Representatives from the Biden Administration as well as from the Federal Reserve seem preoccupied with conveying to the American public that the United States economy has not yet fallen into recession. And technically, they are correct as the National Bureau of Economic Research (NBER), the body that defines exactly what constitutes a recession defines one as “a significant decline in economic activity that is spread across the economy and lasts more than a few months.” In addition to the subjectivity of the above statement, the specific criteria the NBER uses in determining exactly what constitutes a recession is only know to a few. Moreover, the NBER quite often determines if a mild recession has occurred only after it has passed.
The reason for the debate is given the fact that the NBER has not made public the specific criteria used in determining exactly what constitutes a recession, economists as well as others have made their own definition, that is two consecutive quarters of negative growth in the economy as represented by Gross Domestic Product (GDP), released by the Bureau of Economic Analysis. This past week, GDP for the second quarter was released which showed that the economy contracted at an annualized pace of 0.9% which comes on the heels of a 1.6% drop recorded during Q1.
Several components to the economy negatively impacted second quarter GDP, namely the purchase of both durable as well as nondurable goods, residential and business investment, a decrease in inventories as well as weak government spending.
In addition to the weakness in the data noted above, what struck us as most telling was contained within the update provided by Walmart for their second quarter and fiscal year 2023. This stated that “comp [comparable] sales for Walmart U.S., excluding fuel, are expected to be about 6% for the second quarter. This is higher than previously expected with a heavier mix of food and consumables, which is negatively affecting gross margin rate. Food inflation is double digits and higher than at the end of Q1. This is affecting customers’ ability to spend on general merchandise categories and requiring more markdown to move through the inventory, particularly apparel.”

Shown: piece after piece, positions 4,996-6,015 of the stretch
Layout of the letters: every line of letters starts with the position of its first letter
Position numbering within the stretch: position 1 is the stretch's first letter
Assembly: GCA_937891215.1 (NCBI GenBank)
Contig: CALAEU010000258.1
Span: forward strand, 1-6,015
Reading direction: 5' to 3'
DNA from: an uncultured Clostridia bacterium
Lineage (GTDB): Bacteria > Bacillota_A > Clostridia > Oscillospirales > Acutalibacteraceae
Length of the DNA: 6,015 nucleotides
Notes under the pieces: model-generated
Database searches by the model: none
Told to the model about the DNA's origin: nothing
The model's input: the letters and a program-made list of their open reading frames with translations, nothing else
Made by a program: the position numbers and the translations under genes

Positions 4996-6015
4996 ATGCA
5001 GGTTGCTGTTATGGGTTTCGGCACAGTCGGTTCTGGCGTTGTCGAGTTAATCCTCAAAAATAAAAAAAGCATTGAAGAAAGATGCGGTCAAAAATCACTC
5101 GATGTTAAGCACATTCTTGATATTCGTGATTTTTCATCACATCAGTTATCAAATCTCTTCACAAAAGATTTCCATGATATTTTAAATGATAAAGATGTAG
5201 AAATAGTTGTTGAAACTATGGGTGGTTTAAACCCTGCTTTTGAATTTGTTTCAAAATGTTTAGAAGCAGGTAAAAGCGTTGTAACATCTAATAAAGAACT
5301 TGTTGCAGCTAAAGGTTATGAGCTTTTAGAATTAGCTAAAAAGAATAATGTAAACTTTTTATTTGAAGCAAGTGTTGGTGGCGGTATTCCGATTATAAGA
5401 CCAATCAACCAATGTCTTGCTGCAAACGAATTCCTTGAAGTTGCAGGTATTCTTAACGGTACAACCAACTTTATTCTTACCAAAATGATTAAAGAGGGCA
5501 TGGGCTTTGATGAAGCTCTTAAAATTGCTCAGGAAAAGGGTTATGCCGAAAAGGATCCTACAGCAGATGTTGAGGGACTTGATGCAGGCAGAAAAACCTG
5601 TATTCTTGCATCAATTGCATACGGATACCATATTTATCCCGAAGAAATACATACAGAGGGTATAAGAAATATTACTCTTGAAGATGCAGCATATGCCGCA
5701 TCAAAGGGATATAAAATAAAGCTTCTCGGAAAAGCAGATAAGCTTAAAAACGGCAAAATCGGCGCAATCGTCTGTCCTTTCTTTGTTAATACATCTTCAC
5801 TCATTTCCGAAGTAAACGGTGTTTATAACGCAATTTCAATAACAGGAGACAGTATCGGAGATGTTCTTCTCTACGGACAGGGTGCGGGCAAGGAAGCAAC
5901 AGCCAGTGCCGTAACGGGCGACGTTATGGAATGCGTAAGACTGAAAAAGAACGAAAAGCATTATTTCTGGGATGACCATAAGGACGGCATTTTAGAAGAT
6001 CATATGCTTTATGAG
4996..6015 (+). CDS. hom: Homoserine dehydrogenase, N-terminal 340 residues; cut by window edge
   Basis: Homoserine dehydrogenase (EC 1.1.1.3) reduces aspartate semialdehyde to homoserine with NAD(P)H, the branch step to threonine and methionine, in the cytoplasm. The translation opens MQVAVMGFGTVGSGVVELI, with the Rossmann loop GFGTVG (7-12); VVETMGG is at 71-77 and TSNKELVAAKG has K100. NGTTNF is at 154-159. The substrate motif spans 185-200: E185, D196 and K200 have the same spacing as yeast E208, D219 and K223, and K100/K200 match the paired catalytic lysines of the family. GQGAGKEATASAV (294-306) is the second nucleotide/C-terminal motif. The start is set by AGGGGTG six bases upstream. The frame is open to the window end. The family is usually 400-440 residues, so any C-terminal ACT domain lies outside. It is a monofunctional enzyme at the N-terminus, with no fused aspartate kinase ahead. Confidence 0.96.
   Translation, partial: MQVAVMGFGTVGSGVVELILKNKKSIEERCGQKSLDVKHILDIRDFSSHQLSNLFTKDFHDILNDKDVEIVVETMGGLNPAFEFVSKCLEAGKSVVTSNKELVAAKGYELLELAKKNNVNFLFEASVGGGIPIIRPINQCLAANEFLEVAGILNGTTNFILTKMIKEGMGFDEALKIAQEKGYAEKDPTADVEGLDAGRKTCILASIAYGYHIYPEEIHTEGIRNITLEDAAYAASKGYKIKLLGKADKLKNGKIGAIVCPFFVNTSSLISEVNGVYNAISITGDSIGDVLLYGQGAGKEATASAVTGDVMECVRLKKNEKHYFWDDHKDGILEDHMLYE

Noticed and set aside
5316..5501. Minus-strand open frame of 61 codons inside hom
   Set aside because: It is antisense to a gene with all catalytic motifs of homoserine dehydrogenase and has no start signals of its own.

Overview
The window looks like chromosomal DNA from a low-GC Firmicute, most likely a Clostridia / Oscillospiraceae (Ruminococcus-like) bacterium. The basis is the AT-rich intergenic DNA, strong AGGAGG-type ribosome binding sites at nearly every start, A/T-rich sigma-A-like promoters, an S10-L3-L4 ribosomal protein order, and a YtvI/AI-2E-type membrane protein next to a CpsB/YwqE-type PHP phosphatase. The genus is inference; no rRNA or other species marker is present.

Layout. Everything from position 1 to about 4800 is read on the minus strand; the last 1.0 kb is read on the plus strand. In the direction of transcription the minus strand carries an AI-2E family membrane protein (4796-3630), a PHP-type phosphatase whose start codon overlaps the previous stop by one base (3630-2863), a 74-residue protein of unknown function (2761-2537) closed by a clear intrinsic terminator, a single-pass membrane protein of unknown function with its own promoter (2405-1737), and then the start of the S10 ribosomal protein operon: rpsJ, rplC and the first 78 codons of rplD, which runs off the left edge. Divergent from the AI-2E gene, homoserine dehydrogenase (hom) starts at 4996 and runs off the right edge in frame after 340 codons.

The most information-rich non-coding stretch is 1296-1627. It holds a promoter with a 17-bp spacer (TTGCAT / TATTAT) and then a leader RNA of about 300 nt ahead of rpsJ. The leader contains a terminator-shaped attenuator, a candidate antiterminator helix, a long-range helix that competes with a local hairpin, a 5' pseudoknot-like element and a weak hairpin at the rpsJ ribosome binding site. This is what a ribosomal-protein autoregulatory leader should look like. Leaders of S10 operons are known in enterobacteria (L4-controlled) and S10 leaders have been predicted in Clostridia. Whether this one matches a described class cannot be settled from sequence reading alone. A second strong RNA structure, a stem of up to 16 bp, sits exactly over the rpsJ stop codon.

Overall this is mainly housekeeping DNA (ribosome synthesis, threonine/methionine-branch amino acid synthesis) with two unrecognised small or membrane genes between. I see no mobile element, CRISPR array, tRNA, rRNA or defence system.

Walmart CEO Doug McMillon noted that “the increasing levels of food and fuel inflation are affecting how customers spend, and while we’ve made good progress clearing hardline categories, apparel in Walmart U.S. is requiring more markdown dollars.” Simply put, inflation is forcing lower end consumers to allocate a larger percent of their budget to the necessities of life thereby leaving less room for the extras.
Toward the other end of the spectrum are customers of Chipotle which reported earnings per share above expectations as the fast casual dining chain has had success raising prices as their input costs have increased. During their earnings call Chipotle’s CEO, Brian Niccol stated that “the low-income consumer definitely has pulled back their purchase frequency. Fortunately for Chipotle, you know, the majority of our customers are a higher household income consumer.”
Due to the level of inflation for necessities exacerbated by the imbalances in the supply chain along with, up until recently too easy of a monetary policy, we would define this economy as one that is weakening and perhaps either having just entered or on the threshold of a mild recession. However, it is one that the stock market has mostly priced in. That said, should the Fed continue to pursue a policy that seeks to equalize the supply demand equation on those that are already seeing their purchasing power shrink, then the recession may be more severe. That is precisely why, at this time, after having
just increased the federal funds rate by another 0.75% this past week, we believe the Fed should raise interest rates by only 0.25% at their upcoming meeting in September and then take a wait and see attitude.
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